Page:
Instead of “Yo, bitch …” now it’s “Yoda, bitch.” (Sorry, couldn’t resist.)
Breaking Bad’s Aaron Paul will take on the role of Luke Skywalker in director Jason Reitman’s one-night-only live-read of The Empire Strikes Back this Thursday, while fearsome Whiplash star J.K. Simmons will let the hate flow through him as Darth Vader.
It’s part of an ongoing series of live performances of movie scripts Reitman stages each month, bringing in new actors to create a kind of cover version of beloved films. He has previously staged live-reads of The Princess Bride, Ghostbusters, American Beauty, and The Apartment, among others.
Today, Reitman revealed just a handful of new cast members, but there will be more to come before Thursday’s performance. Here’s how he put together his team…
“The first thing I had to figure out was who is going to be the voice of Luke,” Reitman says. “My first instinct was, ‘Who is the actor most like Mark Hamill today?’ But five minutes into that, I’m thinking we already have that, we already have Star Wars as it is. What is the opposite of that?”
The Emmy-winning Paul’s tough, streetwise screen presence is a stark contrast to “the sweet, innocent farmboy on Tatooine,” Reitman says. “Jesse from Breaking Bad questions authority in a much different way than Luke Skywalker does. He growls at it, and his annoyance at his journey will be unique from the traditional boy-to-man transition.”
Instead of the naïve hero yearning to learn the ways of the Jedi from that pushy little green guy in the swamp, it’s easy to imagine Paul as the reluctant hero being dragged toward his galactic destiny—which will upend everything he thinks he knows about his family and himself.
Simmons, who is currently a juggernaut on the awards circuit with his role as a ferocious and merciless music instructor in Whiplash, has appeared in every Reitman film to date. (And Reitman was also an executive producer on Whiplash.)
Having previously cast him as the sweet-natured father in Juno, the director said he was happy to give him the role of the ultimate bad dad, saying few actors can combine the humanity and the monster in one package.
“He has to be able to be fatherly and evil simultaneously, and no one has explored that idea more than J.K. Simmons in Whiplash,” Reitman says. “Darth Vader is someone who has it within him to cut his own son’s hand off, but not send his son to his death.”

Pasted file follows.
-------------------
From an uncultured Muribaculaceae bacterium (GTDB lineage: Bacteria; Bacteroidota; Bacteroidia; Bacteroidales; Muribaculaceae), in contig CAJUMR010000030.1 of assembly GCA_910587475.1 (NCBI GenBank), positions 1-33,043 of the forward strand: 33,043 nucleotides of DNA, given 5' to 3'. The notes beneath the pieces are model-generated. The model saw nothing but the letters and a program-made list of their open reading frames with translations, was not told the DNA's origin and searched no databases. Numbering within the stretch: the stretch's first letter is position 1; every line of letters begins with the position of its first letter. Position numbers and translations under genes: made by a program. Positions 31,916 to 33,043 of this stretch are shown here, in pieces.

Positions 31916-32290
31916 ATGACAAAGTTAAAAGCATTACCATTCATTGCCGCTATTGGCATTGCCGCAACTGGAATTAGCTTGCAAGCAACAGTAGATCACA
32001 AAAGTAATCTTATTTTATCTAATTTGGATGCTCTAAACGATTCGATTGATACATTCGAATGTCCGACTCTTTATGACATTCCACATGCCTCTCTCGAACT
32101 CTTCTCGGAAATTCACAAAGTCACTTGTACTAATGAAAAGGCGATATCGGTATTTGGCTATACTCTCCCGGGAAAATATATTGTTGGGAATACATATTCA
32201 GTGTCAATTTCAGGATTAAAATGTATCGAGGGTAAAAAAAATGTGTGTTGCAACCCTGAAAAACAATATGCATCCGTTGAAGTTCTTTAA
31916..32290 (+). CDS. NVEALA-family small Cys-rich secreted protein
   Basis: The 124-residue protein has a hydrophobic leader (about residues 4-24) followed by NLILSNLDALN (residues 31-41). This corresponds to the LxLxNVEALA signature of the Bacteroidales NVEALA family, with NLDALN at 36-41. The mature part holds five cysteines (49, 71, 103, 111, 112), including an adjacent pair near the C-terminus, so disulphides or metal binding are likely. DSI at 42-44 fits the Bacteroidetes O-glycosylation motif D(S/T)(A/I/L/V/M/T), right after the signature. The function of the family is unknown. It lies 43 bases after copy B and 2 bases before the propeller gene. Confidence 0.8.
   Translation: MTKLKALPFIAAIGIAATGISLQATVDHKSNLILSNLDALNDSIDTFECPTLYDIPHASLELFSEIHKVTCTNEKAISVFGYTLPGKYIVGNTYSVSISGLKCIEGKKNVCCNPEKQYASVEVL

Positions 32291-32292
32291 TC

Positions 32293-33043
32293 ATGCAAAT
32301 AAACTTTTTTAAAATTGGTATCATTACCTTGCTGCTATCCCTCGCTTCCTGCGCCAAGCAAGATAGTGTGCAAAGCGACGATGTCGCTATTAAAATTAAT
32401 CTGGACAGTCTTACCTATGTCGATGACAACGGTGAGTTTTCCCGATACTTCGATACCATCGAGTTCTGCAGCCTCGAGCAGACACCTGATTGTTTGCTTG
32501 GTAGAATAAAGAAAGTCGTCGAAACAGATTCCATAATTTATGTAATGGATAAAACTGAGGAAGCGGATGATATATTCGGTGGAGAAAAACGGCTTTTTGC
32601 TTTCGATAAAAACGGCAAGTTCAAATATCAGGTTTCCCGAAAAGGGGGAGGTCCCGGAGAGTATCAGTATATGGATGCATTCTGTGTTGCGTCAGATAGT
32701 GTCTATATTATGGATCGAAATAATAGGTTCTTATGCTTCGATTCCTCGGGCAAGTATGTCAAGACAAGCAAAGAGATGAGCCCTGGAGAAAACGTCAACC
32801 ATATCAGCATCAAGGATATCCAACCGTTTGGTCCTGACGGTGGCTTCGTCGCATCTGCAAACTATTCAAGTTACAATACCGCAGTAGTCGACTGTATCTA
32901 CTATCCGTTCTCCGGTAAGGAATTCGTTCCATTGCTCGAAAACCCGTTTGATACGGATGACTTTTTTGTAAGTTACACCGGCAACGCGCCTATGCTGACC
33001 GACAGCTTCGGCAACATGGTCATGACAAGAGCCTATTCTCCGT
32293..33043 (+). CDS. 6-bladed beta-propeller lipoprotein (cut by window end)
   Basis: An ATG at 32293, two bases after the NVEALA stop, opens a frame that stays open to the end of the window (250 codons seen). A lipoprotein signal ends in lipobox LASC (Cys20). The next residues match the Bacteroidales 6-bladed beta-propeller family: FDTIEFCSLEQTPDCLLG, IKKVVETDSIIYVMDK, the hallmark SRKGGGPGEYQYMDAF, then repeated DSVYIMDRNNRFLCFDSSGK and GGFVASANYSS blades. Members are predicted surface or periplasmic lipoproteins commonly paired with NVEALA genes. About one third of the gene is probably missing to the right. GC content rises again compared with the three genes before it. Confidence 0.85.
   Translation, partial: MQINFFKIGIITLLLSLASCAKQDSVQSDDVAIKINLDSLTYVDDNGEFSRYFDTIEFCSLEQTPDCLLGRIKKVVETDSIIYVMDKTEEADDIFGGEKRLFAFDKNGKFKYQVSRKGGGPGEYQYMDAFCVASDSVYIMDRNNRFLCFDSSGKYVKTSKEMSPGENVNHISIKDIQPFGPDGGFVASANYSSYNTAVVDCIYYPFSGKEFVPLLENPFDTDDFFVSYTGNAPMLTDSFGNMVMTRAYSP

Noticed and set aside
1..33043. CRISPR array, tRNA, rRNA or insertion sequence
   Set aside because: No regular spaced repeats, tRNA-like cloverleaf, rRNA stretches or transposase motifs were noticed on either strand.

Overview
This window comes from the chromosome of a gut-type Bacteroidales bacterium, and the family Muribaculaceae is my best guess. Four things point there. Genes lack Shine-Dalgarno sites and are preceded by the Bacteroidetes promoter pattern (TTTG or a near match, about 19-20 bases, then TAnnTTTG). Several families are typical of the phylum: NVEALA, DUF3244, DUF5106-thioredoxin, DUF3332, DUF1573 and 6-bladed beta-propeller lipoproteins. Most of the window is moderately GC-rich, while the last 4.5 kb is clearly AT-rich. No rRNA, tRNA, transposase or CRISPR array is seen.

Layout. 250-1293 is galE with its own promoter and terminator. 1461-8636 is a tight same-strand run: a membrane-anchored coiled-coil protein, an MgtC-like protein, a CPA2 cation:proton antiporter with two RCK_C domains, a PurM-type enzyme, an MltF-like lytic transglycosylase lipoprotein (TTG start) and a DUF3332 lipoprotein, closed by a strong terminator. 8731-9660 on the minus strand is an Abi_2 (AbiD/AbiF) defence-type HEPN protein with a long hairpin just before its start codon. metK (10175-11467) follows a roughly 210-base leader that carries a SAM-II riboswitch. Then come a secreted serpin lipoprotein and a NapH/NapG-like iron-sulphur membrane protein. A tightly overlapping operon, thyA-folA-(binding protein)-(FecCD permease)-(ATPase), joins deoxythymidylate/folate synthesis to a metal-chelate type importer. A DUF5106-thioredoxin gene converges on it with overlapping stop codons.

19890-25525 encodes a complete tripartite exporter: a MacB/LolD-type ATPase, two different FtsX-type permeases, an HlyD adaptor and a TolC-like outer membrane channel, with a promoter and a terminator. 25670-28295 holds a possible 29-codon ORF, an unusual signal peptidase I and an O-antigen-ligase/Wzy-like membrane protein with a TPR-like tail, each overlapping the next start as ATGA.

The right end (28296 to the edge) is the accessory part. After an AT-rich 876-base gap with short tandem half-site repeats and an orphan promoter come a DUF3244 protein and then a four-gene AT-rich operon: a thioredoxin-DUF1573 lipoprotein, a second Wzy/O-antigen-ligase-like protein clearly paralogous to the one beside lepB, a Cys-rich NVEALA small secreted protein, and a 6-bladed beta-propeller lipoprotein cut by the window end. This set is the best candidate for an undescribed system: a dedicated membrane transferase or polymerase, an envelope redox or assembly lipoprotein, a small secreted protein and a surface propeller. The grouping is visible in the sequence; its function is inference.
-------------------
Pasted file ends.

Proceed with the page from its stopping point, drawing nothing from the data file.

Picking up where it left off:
It took two actors to play the part originally: David Prowse in the costume and James Earl Jones as the voice.
Stephen Merchant, who played the Woody Allen part in a Reitman live-read of Manhattan last year, is going to fill the role of everyone’s favorite fussy protocol droid (originated by Anthony Daniels). “He’s tall, gangly, British, and has a great sense of humor, so I knew he’d crush the role of C-3PO,” Reitman says. Merchant doesn’t have to wear a gold suit, but the director jokes: “It would be great if I made him wear gold teeth.”
As Cloud City’s smoothest operator, Dennis Haysbert will take over the Lando Calrissian role originated by Billy Dee Williams. The part requires someone who is unflustered, but also untrustworthy—Calrissian is a confidence man, in both good and bad ways. “Dennis has one of the greatest voices I ever worked with and I had a blast with him on Men, Women, and Children, so he seemed like a perfect fit,” Reitman says.
“We need a Yoda, and I needed someone who is brilliant with voices, because there are also countless Imperial officers who are strangled by Vader,” Reitman says. That led him to another live-read regular: Kevin Pollak.
Has he given Pollak any instructions for the little, green Jedi master? “I haven’t,” Reitman says. “Kevin makes interesting choices, though. Half the time he will do a perfect imitation of the original, and half the time he does something new. I don’t know what to expect. He could sound exactly like Frank Oz, or I could end up with Alan Arkin as Yoda.”
Click here for full details on how to get tickets to the Live-Read, which is hosted in partnership with Film Independent. Thursday’s event will be held at the Ace Hotel Theater in downtown Los Angeles, moving to a larger venue from its previous home at LACMA.
Still to come… Reitman’s reveals for Han Solo and Princess Leia. What fantasy casting would you like to see—and what would be the most interesting potential surprise for either character?